There are two ways to address this alleged “problem” that boils down to the quantity versus quality dilemma. Do we inundate the educational system with teachers, or do we retain and reward and the most effective teachers? Do we just go out and hire police and firemen willy-nilly, or do we make sure our existing forces have the best training and equipment to do their jobs? Has consolidation of services by neighboring communities been utilized to address staff cuts? There is a plethora of ideas that better address the perceived problems than attacking it through sheer numbers. The teachers, in particular, are an especially protected class of public worker by the Democratic Party given the amount of campaign contributions from teacher unions to Democratic candidates.
With construction, the numbers are more up-to-date. In 2007, there were 7.268 million construction employees employed in the US compared to 5.524 in 2011. That is a loss of 1.744 million construction jobs in a four year period. No one denies that the infrastructure in the United States needs repairs. However, because of onerous Federal regulations like Bacon-Davis and environmental rules, there is no such thing as a “shovel ready” project. Bacon-Davis is a particularly egregious example of a Federal law that restricts job growth and costs the government billions every year. Does making, for example, $25 an hour (a hypothetical prevailing wage) versus making $22.50 an hour that great of a difference to the unemployed construction worker? How many traffic feasibility studies are required before a shovel is put in the ground to widen a highway? And God forbid there a horned owl or tree frog discovered in the path of that shovel. Here is a perfect example of how Obama’s job plan is a farce. The proposed pipeline from Canada’s oil fields to refineries in Texas will be a hotly debated topic in the coming months. This is a huge public works project that would hire many construction workers in many states. But without a doubt in my mind, there will be resistance to this from environmental groups that will delay and drive costs up at a time when we could use the jobs and the oil from a reliable ally. Another job creator that Obama seems to turn a blind eye towards is development of the offshore and even onshore oil/natural gas exploration and exploitation. The American Petroleum Institute estimates that if fully implemented, it would create over 1 million good paying jobs over the next decade. Instead, the Interior Department is paralyzed by the one-off BP oil spill. By all means, make the oil company responsible for 100% of the clean up costs, make them post bonds or whatever. But when there is a win-win-win situation staring you in the face, now is not the time to pander to your liberal, tree-hugging base.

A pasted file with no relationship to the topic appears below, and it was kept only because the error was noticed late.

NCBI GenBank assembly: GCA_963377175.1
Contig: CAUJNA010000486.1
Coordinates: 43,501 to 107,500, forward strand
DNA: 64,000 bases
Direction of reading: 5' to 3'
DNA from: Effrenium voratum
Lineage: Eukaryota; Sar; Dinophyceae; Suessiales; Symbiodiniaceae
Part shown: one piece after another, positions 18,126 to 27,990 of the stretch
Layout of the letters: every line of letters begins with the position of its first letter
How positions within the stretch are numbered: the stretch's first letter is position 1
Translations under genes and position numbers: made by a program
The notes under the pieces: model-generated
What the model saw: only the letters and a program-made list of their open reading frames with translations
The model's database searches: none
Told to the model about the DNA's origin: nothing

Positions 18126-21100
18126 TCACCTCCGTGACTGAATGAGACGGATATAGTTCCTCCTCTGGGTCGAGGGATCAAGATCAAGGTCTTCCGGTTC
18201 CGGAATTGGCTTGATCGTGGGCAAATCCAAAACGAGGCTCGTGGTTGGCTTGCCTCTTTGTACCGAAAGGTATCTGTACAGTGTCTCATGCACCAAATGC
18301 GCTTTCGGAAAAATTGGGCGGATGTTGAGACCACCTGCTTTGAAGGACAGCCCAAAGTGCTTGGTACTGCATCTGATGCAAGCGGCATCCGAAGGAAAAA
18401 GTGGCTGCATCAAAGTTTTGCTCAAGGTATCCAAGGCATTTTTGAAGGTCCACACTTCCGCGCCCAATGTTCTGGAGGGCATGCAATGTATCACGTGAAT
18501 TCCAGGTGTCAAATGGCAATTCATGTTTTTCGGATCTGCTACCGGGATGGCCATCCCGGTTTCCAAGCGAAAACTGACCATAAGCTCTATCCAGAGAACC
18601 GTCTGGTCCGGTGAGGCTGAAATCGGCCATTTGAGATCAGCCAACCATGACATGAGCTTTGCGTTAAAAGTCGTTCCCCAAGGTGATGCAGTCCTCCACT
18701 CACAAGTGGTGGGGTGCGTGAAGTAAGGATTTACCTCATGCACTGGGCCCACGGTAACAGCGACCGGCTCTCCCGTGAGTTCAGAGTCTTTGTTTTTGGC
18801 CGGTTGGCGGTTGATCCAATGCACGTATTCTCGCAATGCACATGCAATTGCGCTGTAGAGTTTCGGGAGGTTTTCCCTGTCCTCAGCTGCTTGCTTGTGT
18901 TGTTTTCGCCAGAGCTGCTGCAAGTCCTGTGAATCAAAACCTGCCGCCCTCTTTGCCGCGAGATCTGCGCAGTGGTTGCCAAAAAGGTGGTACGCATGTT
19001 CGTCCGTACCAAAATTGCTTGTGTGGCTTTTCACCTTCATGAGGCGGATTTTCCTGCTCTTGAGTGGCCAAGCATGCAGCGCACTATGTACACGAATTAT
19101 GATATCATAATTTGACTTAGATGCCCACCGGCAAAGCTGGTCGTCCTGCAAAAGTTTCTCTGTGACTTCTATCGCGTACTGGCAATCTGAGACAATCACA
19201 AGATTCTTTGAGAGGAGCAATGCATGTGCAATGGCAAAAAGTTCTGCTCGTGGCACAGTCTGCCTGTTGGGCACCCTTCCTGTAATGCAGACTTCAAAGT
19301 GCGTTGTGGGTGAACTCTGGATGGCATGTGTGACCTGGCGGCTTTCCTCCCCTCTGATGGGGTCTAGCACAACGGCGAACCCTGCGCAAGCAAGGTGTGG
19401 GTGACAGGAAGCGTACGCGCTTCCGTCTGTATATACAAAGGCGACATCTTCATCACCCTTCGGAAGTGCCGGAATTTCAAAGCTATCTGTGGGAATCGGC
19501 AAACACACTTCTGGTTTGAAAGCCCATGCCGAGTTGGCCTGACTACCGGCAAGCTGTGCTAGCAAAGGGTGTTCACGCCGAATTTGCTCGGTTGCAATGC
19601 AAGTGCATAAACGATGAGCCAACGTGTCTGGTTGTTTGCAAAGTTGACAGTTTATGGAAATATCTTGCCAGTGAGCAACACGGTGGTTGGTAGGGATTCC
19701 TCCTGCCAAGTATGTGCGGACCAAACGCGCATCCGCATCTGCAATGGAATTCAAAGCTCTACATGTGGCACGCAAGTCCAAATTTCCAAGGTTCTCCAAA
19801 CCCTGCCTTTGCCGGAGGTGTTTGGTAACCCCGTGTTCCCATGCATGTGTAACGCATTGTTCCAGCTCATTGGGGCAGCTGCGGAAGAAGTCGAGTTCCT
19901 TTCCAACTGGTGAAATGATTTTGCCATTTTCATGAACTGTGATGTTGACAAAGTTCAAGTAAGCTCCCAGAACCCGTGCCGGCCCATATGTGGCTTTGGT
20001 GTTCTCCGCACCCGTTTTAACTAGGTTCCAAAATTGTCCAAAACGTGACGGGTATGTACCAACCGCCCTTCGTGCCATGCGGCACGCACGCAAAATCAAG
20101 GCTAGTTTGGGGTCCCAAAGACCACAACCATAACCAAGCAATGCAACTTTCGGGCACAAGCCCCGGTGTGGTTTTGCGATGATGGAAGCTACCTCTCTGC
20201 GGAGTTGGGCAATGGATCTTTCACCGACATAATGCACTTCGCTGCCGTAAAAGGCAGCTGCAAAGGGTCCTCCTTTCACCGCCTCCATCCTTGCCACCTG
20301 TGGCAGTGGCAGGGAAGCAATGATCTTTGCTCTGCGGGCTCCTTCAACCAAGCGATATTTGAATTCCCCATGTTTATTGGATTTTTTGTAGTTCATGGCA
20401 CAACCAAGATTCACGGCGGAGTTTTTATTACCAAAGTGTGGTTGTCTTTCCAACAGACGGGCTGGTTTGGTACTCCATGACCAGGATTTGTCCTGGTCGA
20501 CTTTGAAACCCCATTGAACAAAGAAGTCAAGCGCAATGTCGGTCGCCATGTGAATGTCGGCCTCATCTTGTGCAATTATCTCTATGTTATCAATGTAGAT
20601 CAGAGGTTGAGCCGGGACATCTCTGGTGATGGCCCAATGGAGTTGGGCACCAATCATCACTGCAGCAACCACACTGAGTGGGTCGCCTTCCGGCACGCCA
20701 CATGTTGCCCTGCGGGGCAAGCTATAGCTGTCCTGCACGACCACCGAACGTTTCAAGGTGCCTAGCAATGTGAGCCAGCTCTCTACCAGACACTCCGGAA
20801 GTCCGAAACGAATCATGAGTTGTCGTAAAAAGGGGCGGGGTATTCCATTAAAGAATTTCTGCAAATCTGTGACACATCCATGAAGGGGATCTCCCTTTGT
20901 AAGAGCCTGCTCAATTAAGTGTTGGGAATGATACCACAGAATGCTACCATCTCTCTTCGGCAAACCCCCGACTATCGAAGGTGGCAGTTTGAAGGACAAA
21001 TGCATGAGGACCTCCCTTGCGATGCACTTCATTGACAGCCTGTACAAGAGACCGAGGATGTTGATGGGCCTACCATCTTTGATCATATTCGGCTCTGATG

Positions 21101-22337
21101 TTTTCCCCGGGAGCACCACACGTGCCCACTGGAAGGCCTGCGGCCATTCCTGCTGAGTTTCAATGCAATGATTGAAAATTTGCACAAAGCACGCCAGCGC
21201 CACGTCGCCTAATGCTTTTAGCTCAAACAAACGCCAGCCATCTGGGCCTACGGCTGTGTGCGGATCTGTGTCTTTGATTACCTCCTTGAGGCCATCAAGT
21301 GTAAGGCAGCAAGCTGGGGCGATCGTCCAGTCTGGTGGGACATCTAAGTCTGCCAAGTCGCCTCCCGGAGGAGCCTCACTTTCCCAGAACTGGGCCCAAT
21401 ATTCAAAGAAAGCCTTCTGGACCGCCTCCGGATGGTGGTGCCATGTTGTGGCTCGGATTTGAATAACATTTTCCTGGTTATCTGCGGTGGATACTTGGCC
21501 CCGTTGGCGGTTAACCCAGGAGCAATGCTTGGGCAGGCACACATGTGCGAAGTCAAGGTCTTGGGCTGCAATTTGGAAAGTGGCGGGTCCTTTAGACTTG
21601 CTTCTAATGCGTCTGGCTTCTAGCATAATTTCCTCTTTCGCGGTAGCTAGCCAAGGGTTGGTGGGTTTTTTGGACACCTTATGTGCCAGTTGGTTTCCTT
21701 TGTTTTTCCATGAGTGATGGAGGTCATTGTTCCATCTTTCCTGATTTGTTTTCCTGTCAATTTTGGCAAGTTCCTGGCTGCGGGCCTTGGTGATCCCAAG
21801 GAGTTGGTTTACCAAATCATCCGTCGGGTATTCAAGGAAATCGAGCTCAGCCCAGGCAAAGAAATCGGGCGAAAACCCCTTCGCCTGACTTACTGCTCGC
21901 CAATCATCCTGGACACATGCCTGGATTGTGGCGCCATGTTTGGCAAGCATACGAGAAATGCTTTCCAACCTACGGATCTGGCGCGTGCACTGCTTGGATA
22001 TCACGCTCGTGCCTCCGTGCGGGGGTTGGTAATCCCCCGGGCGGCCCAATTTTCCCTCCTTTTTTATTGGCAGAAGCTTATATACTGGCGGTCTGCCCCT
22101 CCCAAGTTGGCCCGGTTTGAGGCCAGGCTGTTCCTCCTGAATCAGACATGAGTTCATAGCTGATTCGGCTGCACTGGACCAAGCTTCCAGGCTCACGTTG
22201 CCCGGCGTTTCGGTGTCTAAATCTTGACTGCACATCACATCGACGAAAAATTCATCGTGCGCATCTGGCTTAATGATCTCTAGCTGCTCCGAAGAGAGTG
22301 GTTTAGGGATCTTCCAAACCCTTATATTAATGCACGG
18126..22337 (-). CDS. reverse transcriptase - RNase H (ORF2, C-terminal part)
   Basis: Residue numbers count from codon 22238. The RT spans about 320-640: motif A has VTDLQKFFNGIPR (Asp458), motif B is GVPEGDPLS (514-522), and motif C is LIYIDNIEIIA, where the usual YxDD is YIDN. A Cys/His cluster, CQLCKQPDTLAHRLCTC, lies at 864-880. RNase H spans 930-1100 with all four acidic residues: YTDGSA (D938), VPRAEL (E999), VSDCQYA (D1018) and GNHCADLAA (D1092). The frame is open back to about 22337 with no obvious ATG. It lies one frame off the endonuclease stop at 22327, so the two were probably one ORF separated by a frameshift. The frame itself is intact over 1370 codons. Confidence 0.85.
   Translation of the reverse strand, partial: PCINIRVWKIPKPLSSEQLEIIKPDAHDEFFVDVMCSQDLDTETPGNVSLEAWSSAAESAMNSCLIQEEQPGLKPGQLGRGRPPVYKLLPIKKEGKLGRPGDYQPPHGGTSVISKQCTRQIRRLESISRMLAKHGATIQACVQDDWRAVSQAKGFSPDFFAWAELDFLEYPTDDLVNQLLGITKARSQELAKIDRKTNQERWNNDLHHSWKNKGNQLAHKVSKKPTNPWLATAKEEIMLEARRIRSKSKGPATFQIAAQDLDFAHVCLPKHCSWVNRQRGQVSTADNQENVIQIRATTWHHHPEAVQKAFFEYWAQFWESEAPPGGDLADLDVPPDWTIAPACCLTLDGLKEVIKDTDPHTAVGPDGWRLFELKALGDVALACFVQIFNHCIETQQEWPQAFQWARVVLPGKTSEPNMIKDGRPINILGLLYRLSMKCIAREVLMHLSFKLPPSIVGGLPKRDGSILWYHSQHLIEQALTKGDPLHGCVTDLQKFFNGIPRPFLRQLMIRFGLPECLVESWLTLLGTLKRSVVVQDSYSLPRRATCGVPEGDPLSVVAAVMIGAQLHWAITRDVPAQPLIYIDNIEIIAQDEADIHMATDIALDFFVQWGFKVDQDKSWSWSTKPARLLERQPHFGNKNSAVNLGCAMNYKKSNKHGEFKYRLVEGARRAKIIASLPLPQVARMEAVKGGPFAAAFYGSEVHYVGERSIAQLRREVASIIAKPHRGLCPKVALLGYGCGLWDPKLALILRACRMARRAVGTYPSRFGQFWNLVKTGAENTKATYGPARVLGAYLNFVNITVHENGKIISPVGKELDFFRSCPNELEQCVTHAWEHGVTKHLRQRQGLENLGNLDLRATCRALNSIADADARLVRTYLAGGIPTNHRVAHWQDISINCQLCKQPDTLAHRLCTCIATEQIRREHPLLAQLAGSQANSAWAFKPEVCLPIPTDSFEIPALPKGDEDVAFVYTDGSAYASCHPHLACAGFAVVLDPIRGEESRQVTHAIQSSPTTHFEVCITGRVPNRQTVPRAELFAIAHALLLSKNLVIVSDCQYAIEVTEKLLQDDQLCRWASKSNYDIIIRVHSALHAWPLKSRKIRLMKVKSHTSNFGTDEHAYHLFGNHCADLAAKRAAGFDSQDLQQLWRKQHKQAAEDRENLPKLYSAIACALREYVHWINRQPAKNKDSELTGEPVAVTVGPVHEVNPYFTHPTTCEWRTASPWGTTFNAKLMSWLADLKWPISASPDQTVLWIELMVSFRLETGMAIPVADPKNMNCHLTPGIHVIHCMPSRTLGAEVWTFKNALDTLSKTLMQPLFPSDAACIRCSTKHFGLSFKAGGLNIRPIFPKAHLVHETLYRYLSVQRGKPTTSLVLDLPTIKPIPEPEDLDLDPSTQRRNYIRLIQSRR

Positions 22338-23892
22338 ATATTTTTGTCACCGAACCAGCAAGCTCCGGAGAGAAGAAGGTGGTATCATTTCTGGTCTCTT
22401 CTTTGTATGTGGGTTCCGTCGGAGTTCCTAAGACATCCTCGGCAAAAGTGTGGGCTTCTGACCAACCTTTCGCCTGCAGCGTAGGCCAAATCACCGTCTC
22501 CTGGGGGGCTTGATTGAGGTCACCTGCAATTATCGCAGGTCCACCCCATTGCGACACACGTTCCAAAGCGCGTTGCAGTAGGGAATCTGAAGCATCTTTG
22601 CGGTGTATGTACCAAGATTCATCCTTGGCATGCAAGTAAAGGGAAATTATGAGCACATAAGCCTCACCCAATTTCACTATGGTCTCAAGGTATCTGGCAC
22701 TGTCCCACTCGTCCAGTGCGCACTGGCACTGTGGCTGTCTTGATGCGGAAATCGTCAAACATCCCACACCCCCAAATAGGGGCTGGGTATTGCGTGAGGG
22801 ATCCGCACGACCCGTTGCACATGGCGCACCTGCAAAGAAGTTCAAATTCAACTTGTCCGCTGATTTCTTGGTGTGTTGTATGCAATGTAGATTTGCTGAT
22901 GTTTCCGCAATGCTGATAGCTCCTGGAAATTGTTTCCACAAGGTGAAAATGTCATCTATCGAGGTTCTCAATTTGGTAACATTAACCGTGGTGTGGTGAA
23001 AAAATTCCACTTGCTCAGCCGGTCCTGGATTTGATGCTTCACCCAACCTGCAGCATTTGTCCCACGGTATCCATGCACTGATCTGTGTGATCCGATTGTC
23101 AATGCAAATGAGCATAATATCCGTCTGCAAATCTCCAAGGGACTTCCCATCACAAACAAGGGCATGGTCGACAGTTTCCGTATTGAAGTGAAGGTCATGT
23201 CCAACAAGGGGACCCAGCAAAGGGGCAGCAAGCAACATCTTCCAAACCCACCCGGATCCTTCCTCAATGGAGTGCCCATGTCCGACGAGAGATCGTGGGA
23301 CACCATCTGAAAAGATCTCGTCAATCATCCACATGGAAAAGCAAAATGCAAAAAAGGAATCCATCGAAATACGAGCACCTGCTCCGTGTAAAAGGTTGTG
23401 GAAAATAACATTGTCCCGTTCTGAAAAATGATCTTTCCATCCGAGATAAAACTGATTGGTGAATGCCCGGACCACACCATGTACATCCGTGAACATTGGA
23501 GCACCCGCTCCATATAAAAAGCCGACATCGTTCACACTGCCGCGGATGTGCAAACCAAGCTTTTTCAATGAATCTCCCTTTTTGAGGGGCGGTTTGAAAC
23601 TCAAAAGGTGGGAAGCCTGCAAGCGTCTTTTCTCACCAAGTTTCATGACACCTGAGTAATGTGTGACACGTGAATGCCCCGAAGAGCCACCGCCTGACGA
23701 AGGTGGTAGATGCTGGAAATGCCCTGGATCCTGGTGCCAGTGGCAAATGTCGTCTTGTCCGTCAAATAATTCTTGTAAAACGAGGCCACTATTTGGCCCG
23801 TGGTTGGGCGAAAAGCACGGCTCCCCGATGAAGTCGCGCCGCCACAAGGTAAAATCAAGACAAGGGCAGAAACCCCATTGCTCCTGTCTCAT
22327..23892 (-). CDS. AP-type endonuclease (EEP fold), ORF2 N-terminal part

Debbie Wasserman-Schultz can fawn over Obama’s pandering jobs plan all she wants, but recent history has proven that “summers of recovery” are a farce. You want to create jobs? There is a two-part solution. First, get government the hell out of the way and secondly, fire Barack Obama in 2012. A new face in the White House would be the greatest job creator in the United States.
Incidentally, regarding construction, most of the job losses are attributable to the housing market collapse which precipitated this entire economic debacle. Yet, while Obama and company tout banking reform, that same reform does precious little to address the underlying housing problem in America. Again, Obama misread the tea leaves and expended political capital, as he did with Obamacare- something we, as a nation, cannot afford for another four years.